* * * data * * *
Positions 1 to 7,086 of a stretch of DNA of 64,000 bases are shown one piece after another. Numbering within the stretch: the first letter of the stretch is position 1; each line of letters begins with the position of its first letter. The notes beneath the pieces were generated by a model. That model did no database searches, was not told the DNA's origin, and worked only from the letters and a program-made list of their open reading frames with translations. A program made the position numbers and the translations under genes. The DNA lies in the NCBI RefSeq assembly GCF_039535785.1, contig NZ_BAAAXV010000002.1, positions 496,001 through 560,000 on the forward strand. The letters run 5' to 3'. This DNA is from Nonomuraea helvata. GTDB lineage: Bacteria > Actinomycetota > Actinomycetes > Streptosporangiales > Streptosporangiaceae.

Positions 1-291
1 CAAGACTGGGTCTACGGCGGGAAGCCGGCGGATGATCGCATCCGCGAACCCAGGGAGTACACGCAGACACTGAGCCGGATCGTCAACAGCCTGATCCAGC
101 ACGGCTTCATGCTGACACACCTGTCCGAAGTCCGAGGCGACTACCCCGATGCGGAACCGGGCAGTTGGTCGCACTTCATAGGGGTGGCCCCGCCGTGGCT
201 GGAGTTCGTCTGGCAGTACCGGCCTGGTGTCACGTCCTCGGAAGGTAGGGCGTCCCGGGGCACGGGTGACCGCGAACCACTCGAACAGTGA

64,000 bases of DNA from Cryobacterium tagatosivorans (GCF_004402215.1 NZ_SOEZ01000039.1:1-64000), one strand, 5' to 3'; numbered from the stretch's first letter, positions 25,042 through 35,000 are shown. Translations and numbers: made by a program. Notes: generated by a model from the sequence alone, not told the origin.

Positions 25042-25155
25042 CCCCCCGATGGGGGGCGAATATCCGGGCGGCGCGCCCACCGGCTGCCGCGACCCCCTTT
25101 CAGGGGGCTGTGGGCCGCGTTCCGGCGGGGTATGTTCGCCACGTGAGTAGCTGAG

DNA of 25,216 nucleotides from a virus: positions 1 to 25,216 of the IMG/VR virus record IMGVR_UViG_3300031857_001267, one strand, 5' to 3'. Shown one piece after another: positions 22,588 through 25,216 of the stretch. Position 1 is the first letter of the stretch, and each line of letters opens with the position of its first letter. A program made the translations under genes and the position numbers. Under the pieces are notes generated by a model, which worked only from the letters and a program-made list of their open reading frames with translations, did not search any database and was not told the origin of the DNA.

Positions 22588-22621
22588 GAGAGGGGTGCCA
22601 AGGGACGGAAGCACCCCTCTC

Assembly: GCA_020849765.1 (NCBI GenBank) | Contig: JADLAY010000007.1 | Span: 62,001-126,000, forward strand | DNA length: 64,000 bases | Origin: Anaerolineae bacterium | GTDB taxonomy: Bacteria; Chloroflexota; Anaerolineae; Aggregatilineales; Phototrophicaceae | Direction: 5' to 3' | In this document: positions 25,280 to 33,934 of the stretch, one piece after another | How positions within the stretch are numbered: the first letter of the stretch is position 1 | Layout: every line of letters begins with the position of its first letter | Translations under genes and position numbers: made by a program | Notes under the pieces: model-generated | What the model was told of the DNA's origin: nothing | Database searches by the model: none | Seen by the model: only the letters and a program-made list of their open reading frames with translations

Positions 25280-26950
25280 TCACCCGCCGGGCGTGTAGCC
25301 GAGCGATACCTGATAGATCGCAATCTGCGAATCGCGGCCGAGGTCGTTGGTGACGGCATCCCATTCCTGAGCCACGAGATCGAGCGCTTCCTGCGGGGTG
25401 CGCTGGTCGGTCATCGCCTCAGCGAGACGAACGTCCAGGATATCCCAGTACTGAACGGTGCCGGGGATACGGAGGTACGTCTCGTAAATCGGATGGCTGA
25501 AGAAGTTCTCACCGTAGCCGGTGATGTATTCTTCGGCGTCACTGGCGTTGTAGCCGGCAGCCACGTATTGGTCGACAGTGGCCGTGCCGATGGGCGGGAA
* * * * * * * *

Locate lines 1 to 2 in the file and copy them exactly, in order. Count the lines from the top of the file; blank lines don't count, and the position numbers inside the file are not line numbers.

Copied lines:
Positions 1 to 7,086 of a stretch of DNA of 64,000 bases are shown one piece after another. Numbering within the stretch: the first letter of the stretch is position 1; each line of letters begins with the position of its first letter. The notes beneath the pieces were generated by a model. That model did no database searches, was not told the DNA's origin, and worked only from the letters and a program-made list of their open reading frames with translations. A program made the position numbers and the translations under genes. The DNA lies in the NCBI RefSeq assembly GCF_039535785.1, contig NZ_BAAAXV010000002.1, positions 496,001 through 560,000 on the forward strand. The letters run 5' to 3'. This DNA is from Nonomuraea helvata. GTDB lineage: Bacteria > Actinomycetota > Actinomycetes > Streptosporangiales > Streptosporangiaceae.

Positions 1-291